National Certification Body
As an NCB in Denmark, this UL location is a facilitator and key gateway to European and global market access, with a long history in the country.
A UL Location with a Long History
Our Danish affiliate has a long history in the country. Originally established as Denmark’s Electrical Equipment Control (DEMKO) in 1928 by the Danish government, Demko was one of the founding members of the CENELEC Certification Agreement (CCA) Scheme, formed in 1977 for the mutual acceptance of test results between European countries.
Demko joined the UL family of companies in 1996. Entirely independent from any government body today, UL international Demko A/S is our UL affiliate in Denmark and the National Certification Body (NCB) in that country, as well as a CBTL, accredited by DANAK.
UL maintains a contract with the Danish Safety Council to participate in the development of both Danish and global standards on behalf of the Council.
As an NCB, our Denmark affiliate is a facilitator and key gateway to European and global market access. UL not only has responsibility for testing of electrical products to the appropriate European or International safety standards but participates actively in the development of these European and International standards. This makes our Denmark facility a key location.
The history of UL’s D Mark
UL’s D Mark is issued to customers whose electrical products are tested and certified as meeting the relevant European standards including Danish National Differences. Backed by UL International Demko A/S, originally Danmarks Elektriske Materiel Kontrol, the D Mark was the first to build confidence in electrical product use in Denmark after its launch in 1928 to improve public safety.
The company was privatized and sold in 1996 to UL, the global safety science leader in delivering testing, inspection and certification (TIC), training and advisory services, risk management solutions and essential business insights to help customers based in more than 100 countries achieve their safety, security and sustainability goals.
UL International Demko A/S delivers its respected and sought-after D Mark to electrical equipment at the product level. Today, UL International Demko A/S’s current primary activity is testing and certifying electrical products in accordance with relevant applicable standards, including EN, IEC, UL, etc. These products often carry the D Mark as well as other European marks, e.g., the GS mark and the ENEC mark.
UL’s D Mark is different from the D-seal
UL’s D Mark is associated with UL and is used by companies whose electrical products have met the safety requirements of European standards with Danish National Differences. UL’s D Mark appears on electrical equipment and is used at the product level. The D Mark communicates to all consumers and relevant authorities the signal that an independent third party has found the product to comply with applicable European electrical safety standards.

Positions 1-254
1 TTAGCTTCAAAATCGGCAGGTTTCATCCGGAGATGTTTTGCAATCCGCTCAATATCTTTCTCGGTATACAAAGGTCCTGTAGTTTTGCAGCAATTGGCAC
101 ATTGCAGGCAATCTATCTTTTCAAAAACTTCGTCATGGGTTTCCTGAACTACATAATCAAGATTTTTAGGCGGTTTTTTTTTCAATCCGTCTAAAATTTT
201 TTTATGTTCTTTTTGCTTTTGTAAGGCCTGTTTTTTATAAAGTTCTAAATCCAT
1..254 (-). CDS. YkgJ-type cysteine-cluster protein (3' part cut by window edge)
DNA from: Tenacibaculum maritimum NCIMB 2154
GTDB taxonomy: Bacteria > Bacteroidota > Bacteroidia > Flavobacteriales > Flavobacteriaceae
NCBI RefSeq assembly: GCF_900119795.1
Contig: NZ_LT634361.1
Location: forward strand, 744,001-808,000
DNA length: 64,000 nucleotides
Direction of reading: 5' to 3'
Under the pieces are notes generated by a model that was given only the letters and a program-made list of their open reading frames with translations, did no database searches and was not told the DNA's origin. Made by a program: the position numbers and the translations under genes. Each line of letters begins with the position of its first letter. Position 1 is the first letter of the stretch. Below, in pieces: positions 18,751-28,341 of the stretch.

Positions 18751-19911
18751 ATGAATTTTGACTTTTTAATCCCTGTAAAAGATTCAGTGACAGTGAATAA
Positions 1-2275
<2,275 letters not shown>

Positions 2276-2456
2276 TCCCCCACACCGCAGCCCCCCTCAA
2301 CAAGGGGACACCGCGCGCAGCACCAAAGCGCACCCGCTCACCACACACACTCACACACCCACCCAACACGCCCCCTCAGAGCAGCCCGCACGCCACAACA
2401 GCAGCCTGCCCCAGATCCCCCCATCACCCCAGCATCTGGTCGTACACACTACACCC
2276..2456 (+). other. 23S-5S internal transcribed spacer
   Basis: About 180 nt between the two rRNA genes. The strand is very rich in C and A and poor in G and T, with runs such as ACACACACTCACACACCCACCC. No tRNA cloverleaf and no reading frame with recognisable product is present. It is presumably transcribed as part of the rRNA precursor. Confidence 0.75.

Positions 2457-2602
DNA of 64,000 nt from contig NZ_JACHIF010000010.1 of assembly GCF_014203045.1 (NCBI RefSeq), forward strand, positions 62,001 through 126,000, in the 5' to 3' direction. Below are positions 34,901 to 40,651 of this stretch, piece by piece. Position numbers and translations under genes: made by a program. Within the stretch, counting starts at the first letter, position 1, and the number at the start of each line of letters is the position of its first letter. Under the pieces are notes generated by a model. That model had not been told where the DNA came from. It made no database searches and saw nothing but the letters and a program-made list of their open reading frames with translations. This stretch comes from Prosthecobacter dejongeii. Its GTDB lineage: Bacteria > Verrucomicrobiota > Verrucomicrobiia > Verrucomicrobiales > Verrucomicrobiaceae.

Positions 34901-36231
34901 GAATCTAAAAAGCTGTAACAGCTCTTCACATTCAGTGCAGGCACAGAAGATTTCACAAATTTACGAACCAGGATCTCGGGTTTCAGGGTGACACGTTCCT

The D-seal is a labeling program for IT security and responsible use of data. It is backed by the Danish Industry Foundation, together with The Confederation of Danish Industry, the Danish Chamber of Commerce, SMEdenmark and the Danish Consumer Council, and is supported by the Danish Business Authority. The D-seal is an independent private organization. The D-seal is a label for companies and not specific products and services. In order to obtain the D-seal, a company must meet the criteria defined for their business type, which includes data security, data privacy and data ethics, and they must pass an annual audit.
An Environmentally Sustainable Building
Our state-of-the-art Denmark facility achieved Silver status in 2011 from the internationally recognised green building certification system ‘Leadership in Energy and Environmental Design’ (LEED), and we are working towards receiving Gold status in the near future.
The building’s energy comes exclusively from wind turbines, and there are plans to fit the roof of the building with 140 m2 of solar cells in order to achieve Gold LEED status.
The new building utilises a number of innovative technologies to ensure energy efficiency, including motion sensors for lighting and an adaptable ventilation system based on heat recovery and heat exchange.
A large atrium in the middle of the building captures more natural light and reduces the need for artificial lighting.
One of the more innovative initiatives is the recycling of water for the tests carried out on certain products. On some tests, up to 260 gallons of water per minute can be needed, so this represents a huge potential saving of resources.
The UL team in Denmark continues to work towards their goal of environmental sustainability while maintaining a green ethos – campaigns on cycling to work, carpooling, energy-saving and recycling.
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